Fever-Tree say global demand has boosted profits
Fever-Tree has said global demand for its premium mixer drinks has boosted profits in an "exceptional year" for the business.
Pre-tax profits hit £16.8m in the year ending 31 December 2015, up from £2.5m.
Revenue was up 71% to £59.3m, from £34.7m in 2014.
Charles Rolls, the firm's executive deputy chairman, said its success was due to their customers' "desire to drink premium mixers to complement their premium spirits".
Tim Warrillow, chief executive of Fever-Tree, added: "2015 was an exceptional first full year for Fever-Tree as a public company."
The pair decided to become business partners after meeting for the first time in 2003 and launched the company in 2005.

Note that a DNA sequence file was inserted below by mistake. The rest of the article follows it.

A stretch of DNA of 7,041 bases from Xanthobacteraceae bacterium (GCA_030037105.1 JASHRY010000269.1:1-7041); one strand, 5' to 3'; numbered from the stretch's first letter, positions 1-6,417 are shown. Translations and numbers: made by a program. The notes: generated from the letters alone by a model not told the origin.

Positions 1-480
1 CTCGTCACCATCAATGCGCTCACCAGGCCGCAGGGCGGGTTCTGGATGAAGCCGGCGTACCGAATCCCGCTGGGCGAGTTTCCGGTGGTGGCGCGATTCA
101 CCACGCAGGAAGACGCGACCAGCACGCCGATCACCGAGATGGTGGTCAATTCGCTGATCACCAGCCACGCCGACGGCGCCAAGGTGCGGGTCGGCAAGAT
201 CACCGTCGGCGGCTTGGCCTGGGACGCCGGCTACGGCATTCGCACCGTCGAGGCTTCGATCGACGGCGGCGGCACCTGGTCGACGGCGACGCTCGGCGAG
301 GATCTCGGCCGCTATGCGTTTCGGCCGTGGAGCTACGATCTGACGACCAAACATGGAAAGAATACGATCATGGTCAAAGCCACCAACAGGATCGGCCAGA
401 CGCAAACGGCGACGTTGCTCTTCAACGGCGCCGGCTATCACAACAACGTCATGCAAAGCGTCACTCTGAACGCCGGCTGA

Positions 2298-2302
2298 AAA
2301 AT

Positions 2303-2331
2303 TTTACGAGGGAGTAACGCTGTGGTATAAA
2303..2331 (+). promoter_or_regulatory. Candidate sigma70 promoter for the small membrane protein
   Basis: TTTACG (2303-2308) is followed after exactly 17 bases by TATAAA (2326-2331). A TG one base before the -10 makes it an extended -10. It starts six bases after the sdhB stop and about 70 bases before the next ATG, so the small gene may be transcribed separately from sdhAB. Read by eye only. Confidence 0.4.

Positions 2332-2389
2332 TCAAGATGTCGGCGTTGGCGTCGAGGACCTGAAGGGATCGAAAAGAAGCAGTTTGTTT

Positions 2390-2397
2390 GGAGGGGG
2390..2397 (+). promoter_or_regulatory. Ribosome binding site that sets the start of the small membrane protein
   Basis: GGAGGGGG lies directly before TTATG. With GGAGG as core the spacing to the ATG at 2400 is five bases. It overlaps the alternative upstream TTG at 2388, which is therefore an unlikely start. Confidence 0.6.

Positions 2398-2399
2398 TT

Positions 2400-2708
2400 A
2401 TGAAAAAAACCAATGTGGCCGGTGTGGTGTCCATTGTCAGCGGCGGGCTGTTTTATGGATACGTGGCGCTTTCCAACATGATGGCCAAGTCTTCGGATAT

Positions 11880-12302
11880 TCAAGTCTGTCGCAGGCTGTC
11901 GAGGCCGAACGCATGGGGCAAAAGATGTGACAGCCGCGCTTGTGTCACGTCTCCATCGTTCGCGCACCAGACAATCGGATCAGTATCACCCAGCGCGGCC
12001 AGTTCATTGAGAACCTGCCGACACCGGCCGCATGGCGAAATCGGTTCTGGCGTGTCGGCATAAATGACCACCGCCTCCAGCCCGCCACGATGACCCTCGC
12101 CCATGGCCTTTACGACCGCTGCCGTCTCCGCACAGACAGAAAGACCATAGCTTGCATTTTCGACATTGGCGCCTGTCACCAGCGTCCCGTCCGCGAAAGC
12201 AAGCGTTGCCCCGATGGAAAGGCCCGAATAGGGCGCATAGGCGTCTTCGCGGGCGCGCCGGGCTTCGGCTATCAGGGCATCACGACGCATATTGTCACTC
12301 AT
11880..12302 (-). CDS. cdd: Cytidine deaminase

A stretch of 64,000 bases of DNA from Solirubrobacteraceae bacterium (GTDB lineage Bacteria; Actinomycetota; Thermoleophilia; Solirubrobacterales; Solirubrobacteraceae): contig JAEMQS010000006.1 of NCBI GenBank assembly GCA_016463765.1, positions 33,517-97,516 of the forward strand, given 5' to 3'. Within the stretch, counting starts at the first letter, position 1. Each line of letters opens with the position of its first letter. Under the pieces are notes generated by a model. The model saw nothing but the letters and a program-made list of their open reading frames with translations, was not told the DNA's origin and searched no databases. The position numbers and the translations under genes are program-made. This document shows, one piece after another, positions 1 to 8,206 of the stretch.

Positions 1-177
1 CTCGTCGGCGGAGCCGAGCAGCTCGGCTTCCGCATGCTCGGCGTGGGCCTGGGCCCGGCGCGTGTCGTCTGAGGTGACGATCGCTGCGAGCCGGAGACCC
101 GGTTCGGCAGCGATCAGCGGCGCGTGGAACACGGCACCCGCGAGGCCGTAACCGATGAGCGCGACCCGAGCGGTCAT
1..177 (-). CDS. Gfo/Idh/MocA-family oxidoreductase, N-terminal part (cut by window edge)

The company is named after the colloquial term for the cinchona tree, from whose bark the natural anti-malarial drug and core tonic water ingredient, quinine, is produced.
About 65% of its sales come from overseas, with key markets in the US and Europe.
Fever-Tree has signed deals with Easyjet and British Airways, with Marks and Spencer also stocking its drinks.
It said its tonics continued to be its best-selling products and that it was benefiting from the popularity of premium gin products in western Europe and US.
In the US, the popularity of the Moscow Mule cocktail continued to drive strong growth in ginger beer sales in 2015.